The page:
Ask Amy: Granny leaps over family's culture chasm

Dear Amy: My relationship with my mother-in-law has always been difficult. She is very liberal, and I am conservative. My family attends church weekly and prays together daily. She is irreligious.

I recently discovered that she gave my 15-year-old daughter a vibrator and told her not to tell me. When I confronted my mother-in-law about it, she defended her actions. She said that she wanted her granddaughter to enjoy her body and knew that I would object to this item — and she was right.

I’m furious and want to end all contact with this woman. My husband is embarrassed about the matter and says that I should just let it go. Should I?

Amy says: You are raising your daughter according to your values. You have a right (and a responsibility) to do this. Furthermore, I don’t think it matters much how liberal or conservative you are — most parents wouldn’t want another family member to supply a teenager with a sex toy.

Your mother-in-law should never ask your daughter to keep a secret from her own parents. This shows very poor judgment on her part and violates a very basic trust boundary between child and parents.

Your focus should be on your own daughter, who is likely quite bewildered by this dynamic. Explain to her that her grandmother has overstepped by a mile and that you have spoken to her about it. Tell her that no one should ever ask her to keep a secret from you. I hope you will also talk to her about sex with an open and nonpunitive attitude.

I don’t think it’s necessary to end all contact with your mother-in-law, but you should limit opportunities for private interactions from grandmother to granddaughter, because Granny is not trustworthy.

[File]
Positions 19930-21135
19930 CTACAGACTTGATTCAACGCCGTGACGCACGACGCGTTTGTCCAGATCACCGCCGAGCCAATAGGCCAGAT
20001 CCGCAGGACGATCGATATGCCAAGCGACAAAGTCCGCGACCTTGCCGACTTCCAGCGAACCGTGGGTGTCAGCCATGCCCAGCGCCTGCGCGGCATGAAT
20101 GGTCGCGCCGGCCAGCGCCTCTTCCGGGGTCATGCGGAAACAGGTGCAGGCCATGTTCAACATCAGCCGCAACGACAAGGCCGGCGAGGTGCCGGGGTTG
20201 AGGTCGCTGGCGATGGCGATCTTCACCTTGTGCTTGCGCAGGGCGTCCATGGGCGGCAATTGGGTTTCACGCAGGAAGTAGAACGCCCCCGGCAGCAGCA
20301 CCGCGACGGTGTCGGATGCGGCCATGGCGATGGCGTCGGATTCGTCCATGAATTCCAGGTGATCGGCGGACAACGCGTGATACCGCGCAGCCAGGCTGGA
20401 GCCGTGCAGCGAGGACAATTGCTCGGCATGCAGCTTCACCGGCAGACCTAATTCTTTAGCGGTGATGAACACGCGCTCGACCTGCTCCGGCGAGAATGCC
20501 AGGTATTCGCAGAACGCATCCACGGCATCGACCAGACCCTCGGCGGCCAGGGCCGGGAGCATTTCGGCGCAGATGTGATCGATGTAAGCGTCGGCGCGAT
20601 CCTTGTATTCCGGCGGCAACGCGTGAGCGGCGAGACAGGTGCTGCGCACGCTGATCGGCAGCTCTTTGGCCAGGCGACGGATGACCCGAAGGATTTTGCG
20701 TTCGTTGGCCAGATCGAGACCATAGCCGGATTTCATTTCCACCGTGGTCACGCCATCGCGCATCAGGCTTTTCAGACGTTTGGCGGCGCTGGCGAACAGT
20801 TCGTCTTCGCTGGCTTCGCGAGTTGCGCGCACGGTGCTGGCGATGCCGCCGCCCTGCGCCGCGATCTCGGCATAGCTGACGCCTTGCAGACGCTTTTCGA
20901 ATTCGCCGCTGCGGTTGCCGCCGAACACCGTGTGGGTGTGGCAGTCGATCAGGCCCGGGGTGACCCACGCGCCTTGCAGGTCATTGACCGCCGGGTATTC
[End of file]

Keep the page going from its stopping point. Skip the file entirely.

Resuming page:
Chilly at the lake

Dear Amy: I have been married for 39 years and enjoy a great relationship with my wife, with one exception.

We own a lake house and enjoy having company. The one problem we have is that my in-laws take advantage of our hospitality. They are from out of state but spend summers at the lake. They have their own place, but they eat dinner seven days a week at our house.

I get home from work, and they are relaxing in the lake while my wife prepares a meal.

After dealing with the public and employees all day, I would like some peace and solitude when I get home, not a house full of people for dinner. I have asked my wife to limit these dinners to twice a week, but she does not want to hurt their feelings, and she gets much enjoyment out of them.

Meanwhile, friends and people from my side of the family drive by and do not stop to visit when they see the crowd.

I feel very taken advantage of.

Amy says: It is obvious that your wife enjoys this time with her family; this family togetherness with out-of-state loved ones seems to be built into her summers at the lake.

However, it is also obvious that your wife puts their comfort above yours, at least in this regard. But you deserve a break, and she should work with you to get one. This pattern has already been established. Do not expect her to draw this boundary with her family on her own.

You should kindly and respectfully say to them, “I am beat from my days at work and need some quiet and private time. It would work best for me if we could limit your dinners here so I can wind down during the workweek. I know you all love being together, and it’s fun to share this with you, but I want more alone time.”

Send questions via e-mail to Amy Dickinson at askamy@tribune.com.

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